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On September 29, 2023, the Supreme Court of the United States (“SCOTUS”) accepted petitions challenging the constitutionality of social media laws in Florida and Texas. Florida’s law, S.B. 7072, prohibits “a social media platform from willfully deplatforming a [political] candidate.” Texas’s law, H.B. 20, refers to social media platforms as “common carriers” that are “central public forums for public debate,” and requires common carriers to publicly disclose information related to the common carrier’s method of recommending content to users, content moderation efforts, use of algorithms to determine search results, and the common carrier’s ordinary disclosures to its users on user performance data for each of its platforms. Both of these laws were challenged by NetChoice, LLC, a national trade association of large online businesses, who had recent successes in blocking several laws, including the California Age-Appropriate Design Code and a similar social media law in Arkansas.

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On September 19, 2023, the Director of the Federal Trade Commission Bureau of Consumer Protection, Samuel Levine, delivered remarks that provided insight into the FTC’s ongoing strategy for regulating artificial intelligence (“AI”) during the National Advertising Division’s annual conference. Levine emphasized that the FTC is taking a more proactive approach to protect consumers from the harmful uses of AI, while ensuring the market remains fair, open, and competitive. Levine expressed the belief that self-regulation is not sufficient to address the regulation of ...

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On August 8, 2023, the Massachusetts Gaming Commission approved 205 CMR 257: Sports Wagering Data Privacy, a set of regulations designed to create new rights and obligations with respect to sports betting operators’ use of patrons’ Confidential Information or Personally Identifiable Information. The regulations took effect on September 1, 2023.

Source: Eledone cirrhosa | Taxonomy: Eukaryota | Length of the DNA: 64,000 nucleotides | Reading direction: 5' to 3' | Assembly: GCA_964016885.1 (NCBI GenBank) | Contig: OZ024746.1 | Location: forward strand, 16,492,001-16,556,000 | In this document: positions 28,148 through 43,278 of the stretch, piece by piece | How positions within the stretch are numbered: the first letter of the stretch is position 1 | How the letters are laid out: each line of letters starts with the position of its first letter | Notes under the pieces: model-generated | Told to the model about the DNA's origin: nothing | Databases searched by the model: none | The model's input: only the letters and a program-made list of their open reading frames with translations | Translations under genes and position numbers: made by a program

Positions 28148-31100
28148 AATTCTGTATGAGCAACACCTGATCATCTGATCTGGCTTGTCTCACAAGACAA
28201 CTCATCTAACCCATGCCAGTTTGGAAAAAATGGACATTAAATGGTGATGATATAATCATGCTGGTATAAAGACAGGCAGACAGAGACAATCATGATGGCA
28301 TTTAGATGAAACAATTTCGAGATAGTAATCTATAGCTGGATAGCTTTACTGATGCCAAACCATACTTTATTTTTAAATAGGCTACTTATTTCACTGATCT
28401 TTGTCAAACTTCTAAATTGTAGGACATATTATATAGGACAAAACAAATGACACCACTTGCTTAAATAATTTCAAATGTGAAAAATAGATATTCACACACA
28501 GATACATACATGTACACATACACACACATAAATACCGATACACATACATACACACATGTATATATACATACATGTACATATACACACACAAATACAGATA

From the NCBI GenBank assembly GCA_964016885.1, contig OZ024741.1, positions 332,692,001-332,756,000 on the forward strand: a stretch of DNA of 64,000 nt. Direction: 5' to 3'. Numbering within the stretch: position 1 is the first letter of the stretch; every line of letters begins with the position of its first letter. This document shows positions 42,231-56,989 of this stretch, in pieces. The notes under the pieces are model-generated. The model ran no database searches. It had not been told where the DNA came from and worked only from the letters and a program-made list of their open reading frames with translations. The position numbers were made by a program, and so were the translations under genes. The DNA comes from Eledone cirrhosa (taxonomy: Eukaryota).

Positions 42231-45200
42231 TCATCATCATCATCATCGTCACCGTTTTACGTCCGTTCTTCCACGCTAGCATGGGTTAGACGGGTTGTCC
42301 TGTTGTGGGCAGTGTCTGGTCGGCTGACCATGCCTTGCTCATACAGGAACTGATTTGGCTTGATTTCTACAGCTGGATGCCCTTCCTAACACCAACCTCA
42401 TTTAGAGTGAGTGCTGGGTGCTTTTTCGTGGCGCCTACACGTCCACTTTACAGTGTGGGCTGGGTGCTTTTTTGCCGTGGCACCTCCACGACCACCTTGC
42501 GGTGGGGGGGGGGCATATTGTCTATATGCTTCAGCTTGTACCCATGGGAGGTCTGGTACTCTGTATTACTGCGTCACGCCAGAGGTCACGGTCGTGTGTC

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On September 21, 2023, the UK Information Commissioner’s Office (“ICO”) published an opinion on the UK Government’s assessment of adequacy for the UK Extension to the EU-U.S. Data Privacy Framework (the “UK Extension”). The ICO provides that, while it is reasonable for the Secretary of State to conclude that the UK Extension provides an adequate level of data protection and lay regulations to that effect, there are four specific areas that could pose risks to UK data subjects if the protections identified are not properly applied. These four risks are: 

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On September 15, 2023, the Irish Data Protection Commission (the “DPC”) announced a fine of 345 million Euros against TikTok Technology Limited (“TikTok”) for non-compliance with GDPR rules regarding the processing of personal data of child users. This decision by the DPC reflects the binding decision of the European Data Protection Board (the “EDPB”) pursuant to Article 65 of the GDPR.

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On September 21, 2023, UK Secretary of State for Science, Innovation and Technology Michelle Donelan laid regulations in the UK Parliament, giving effect to a UK-U.S. Data Bridge. The regulations are supported by several documents, including a fact sheet and an “explainer.”  The regulations are due to take effect on October 12, 2023. U.S. companies approved to join the “UK Extension to the EU-US Data Privacy Framework” will be able to receive UK personal data under the new Data Bridge.

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On September 14, 2023, the California legislature passed S.B. 362 (“Act”), a bill that would impose new requirements on data brokers and grant residents new rights designed to facilitate control over their personal data. S.B. 362 is now awaiting signature by California Governor Gavin Newsom. The Act aims to close a loophole in the California Consumer Privacy Act (“CCPA”) that allows consumers to request that data brokers delete personal information obtained directly from the consumer, but does not require data brokers to delete personal information obtained from other sources.